A dielectric housing having a cavity configured to receive the mating connector therein;
    Contact subassembly with aligned contacts, each of the contacts defining a mating contact configured to engage the mating connector, each of the contacts having a beam portion extending between an end and an end, wherein the beam portion is the mating contact Defining a compensation section between the contact and the termination;
    Contact plates aligned in the cavity,
    And wherein each of said contact plates engages said contacts in said compensation section of said beam portion of each of said contacts.
  2. The method of claim 1,
    And wherein each of said contact plates engages said contacts away from said end of said contact.
  3. The method of claim 1,
    The contact defines a signal path between the mating contact and the termination, and wherein the signal path is maintained even if the contact plate is not engaged to the contact.
  4. The method of claim 1,
    Each of said contacts comprises a cross section below said mating contacts, said contact plates engaging said contacts adjacent said cross section.
  5. The method of claim 1,
    The contact plates engage the contacts at a plate contact contact, the plate contact contact is located a first distance away from the mating contact and a second distance away from the end, the first distance being greater than the second distance. Electrical connector, characterized in that the short.
  6. The method of claim 1,
    And the contact plates are planar and aligned in parallel with each other.
  7. The method of claim 1,
    Each of the contact plates comprises a body portion and a spring contact extending from the body portion, the spring contact engaging the contacts.
  8. The method of claim 1,
    And the number of contact plates is different from the number of contacts.
  9. The method of claim 1,
    Adjacent contact plates are capacitively coupled to each other, and the amount of capacitive coupling between the adjacent contact plates is dependent upon the space between the contact plates, the size of the contact plates, and the insulating material between the contact plates. Electrical connector, characterized in that controlled by at least one of the amounts.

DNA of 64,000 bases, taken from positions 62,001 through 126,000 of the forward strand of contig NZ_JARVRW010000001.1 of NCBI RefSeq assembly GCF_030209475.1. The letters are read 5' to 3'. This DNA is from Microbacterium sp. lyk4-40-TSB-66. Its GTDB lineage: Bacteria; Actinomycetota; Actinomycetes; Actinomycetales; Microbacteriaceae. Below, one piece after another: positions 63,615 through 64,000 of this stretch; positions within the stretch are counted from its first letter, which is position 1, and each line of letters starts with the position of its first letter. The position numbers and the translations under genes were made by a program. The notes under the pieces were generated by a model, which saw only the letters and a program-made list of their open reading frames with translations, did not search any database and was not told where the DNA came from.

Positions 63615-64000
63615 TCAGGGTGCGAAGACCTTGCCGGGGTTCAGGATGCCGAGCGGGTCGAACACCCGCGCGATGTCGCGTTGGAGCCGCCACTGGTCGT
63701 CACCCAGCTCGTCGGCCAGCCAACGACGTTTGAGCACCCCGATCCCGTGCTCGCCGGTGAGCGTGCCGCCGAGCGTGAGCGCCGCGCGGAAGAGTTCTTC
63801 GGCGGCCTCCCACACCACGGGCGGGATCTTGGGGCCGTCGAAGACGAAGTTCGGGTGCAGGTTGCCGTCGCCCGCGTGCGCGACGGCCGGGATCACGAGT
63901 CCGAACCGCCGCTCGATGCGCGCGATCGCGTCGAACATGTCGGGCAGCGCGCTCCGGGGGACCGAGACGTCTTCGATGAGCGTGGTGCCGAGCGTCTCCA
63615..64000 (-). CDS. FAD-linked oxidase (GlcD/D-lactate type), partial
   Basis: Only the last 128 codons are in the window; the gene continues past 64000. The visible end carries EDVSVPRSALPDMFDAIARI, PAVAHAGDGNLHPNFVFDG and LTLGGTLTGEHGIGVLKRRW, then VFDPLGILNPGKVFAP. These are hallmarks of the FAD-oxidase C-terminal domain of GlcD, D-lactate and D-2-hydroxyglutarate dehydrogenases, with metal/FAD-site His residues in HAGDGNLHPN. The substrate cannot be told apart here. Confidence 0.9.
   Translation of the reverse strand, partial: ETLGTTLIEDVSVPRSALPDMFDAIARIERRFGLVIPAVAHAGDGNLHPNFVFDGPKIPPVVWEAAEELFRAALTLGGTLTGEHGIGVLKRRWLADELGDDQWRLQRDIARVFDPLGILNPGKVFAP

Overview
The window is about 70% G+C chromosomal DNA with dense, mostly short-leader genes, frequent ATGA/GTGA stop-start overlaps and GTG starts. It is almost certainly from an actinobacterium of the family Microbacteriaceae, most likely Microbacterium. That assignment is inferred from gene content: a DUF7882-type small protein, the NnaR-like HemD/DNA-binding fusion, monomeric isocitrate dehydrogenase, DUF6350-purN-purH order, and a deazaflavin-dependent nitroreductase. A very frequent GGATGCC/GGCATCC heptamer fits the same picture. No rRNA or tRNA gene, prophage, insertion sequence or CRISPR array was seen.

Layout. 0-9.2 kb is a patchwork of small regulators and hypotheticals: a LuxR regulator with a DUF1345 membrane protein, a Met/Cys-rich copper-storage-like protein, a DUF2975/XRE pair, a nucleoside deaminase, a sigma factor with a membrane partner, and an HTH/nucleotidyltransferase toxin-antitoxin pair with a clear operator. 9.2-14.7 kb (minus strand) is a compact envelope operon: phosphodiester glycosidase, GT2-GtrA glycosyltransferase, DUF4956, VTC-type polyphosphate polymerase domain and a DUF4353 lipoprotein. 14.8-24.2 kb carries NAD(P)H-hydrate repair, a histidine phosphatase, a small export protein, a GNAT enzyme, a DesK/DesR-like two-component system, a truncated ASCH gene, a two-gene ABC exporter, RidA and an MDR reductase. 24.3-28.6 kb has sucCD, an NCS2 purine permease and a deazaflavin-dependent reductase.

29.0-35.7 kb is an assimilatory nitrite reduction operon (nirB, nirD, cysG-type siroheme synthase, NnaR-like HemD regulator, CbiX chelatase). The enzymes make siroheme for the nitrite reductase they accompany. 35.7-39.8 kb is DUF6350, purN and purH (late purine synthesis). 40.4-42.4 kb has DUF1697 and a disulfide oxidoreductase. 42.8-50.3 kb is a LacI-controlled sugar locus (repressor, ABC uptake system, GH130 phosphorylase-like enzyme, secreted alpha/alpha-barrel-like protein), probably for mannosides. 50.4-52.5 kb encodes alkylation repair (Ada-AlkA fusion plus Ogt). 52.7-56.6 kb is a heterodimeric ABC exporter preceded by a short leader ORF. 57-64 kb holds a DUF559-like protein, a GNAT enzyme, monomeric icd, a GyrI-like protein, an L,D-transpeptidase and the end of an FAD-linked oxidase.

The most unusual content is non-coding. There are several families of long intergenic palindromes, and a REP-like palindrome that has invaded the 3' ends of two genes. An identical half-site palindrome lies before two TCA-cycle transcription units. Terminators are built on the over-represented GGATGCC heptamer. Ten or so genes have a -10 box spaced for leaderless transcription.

10. The method of claim 1,
    Wherein each of said contact plates has a planar body defining a contact plate plane that is coplanar with only one contact.
KR1020087024841A 2006-04-26 2007-04-26 Electrical connector having contact plates KR101021025B1 (en)

Priority Applications (2)

Application Number Priority Date Filing Date Title
US11/411,380 US7407417B2 (en) 2006-04-26 2006-04-26 Electrical connector having contact plates
US11/411,380 2006-04-26

Publications (2)

Publication Number Publication Date
KR20080105155A KR20080105155A (en) 2008-12-03
KR101021025B1 true KR101021025B1 (en) 2011-03-09

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KR1020087024841A KR101021025B1 (en) 2006-04-26 2007-04-26 Electrical connector having contact plates

Country Status (10)

Country Link
US (1) US7407417B2 (en)
EP (1) EP2016650A2 (en)
JP (1) JP2009535766A (en)
KR (1) KR101021025B1 (en)
CN (1) CN101432935A (en)
AU (1) AU2007243343A1 (en)
BR (1) BRPI0710703A2 (en)
CA (1) CA2649383A1 (en)
MX (1) MX2008013519A (en)
WO (1) WO2007127342A2 (en)

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Publication number Publication date
WO2007127342A3 (en) 2007-12-21
KR20080105155A (en) 2008-12-03
EP2016650A2 (en) 2009-01-21
BRPI0710703A2 (en) 2012-11-27
US20070254529A1 (en) 2007-11-01
CA2649383A1 (en) 2007-11-08
AU2007243343A1 (en) 2007-11-08
JP2009535766A (en) 2009-10-01
US7407417B2 (en) 2008-08-05
CN101432935A (en) 2009-05-13
MX2008013519A (en) 2009-01-16
WO2007127342A2 (en) 2007-11-08